Debris being illegally burned.
Demolition debris being burned illegally
Aftermath of illegal burn.

Career Day - Warren County

On July 15, Technical Sergeant Taryn Czora gave a presentation to about 60 teenage campers and camp counselors during career day at the Pack Forest DEC Camp in Warrensburg. She discussed the duties of an Environmental Conservation Officer, the importance of enforcing NY Environmental Conservation Law, how to become an ECO, and the ECO training academy program in Pulaski. A number of camp counselors have gone on to become ECOs, including Sgt. Czora, who worked at the DeBruce and Rushford DEC camps before becoming an ECO. DEC staff from the Divisions of Water, Education, Communications and Forestry also participated.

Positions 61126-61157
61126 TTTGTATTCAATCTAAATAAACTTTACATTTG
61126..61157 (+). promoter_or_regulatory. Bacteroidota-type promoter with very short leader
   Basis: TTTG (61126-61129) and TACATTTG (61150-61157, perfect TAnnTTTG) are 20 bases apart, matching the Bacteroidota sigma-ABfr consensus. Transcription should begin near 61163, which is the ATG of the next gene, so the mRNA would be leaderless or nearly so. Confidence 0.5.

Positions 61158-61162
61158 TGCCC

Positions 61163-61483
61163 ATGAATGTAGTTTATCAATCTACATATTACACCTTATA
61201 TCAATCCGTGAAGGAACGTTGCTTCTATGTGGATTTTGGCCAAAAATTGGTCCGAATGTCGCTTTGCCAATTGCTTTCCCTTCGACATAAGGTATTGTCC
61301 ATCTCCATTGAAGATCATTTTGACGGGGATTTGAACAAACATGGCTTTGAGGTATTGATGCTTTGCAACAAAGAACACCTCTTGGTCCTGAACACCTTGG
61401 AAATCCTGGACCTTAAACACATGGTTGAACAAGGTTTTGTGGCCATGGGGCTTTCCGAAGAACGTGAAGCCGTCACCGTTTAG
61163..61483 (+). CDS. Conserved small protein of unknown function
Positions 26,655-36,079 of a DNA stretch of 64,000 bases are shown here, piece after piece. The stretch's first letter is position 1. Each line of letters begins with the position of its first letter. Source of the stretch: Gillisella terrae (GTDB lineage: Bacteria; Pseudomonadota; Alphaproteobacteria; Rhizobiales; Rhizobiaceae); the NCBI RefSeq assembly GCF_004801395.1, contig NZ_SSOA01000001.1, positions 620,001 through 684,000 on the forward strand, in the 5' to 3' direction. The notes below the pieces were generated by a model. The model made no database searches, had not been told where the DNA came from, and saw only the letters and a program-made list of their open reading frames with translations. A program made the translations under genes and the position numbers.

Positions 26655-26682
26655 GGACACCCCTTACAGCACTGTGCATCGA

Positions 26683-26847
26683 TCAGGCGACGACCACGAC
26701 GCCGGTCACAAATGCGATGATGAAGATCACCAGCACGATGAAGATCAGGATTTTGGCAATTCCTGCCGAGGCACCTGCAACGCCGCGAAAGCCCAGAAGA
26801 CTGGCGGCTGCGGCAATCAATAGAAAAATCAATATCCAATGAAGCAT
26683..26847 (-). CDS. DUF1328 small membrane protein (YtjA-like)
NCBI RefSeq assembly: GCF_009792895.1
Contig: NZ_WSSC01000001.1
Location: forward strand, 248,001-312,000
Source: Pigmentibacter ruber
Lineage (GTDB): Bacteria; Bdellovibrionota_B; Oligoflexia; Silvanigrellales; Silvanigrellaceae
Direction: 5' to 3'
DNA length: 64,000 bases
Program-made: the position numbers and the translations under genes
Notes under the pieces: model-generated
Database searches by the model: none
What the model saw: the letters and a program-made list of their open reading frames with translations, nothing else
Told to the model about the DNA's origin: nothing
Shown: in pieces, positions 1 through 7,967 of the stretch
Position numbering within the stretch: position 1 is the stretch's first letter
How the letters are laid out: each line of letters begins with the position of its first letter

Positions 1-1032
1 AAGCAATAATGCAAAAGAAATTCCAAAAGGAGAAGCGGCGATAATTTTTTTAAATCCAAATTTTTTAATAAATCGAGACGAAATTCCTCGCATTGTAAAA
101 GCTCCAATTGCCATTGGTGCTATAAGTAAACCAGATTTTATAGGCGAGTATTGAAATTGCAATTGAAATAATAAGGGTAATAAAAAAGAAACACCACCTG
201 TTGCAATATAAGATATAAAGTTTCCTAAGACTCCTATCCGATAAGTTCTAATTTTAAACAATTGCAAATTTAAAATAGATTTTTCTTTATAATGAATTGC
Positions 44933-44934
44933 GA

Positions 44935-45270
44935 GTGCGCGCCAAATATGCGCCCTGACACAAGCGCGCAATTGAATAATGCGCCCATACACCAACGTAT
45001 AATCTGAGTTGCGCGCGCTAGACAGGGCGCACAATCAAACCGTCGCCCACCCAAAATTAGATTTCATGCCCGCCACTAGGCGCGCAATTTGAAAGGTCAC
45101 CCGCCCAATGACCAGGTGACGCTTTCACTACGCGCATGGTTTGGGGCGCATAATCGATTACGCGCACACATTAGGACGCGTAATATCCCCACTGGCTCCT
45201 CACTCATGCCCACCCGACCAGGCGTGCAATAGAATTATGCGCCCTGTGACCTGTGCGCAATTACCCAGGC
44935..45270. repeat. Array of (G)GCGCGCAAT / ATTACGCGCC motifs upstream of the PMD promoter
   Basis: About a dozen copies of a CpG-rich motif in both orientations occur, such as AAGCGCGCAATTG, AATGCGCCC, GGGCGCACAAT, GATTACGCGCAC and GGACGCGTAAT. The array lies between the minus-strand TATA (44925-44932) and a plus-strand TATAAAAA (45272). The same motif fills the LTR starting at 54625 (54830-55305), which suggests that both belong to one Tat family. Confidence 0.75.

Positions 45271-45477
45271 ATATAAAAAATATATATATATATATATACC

Technical Sergeant Taryn Czora
Sergeant Czora with campers at DEC's Pack Forest Camp.

Threatened Species Rescued by ECOs - Kings County

ECOs Edward Piwko and Waldemar Auguscinski responded to a call regarding a possible injured sea turtle near Coney Island in Brooklyn on July 17. The ECOs were nearby investigating illegal fishing activities and found that a Loggerhead Sea Turtle was in distress. Loggerhead Sea Turtles are listed as a "threatened species" in New York State. The ECOs determined that the turtle may have been struck by a boat and were able to rescue and transport the turtle to a wildlife rehabilitator.

ECO carrying injured turtle.
ECO carrying injured Loggerhead sea turtle.

A Jeep in the River - Rockland County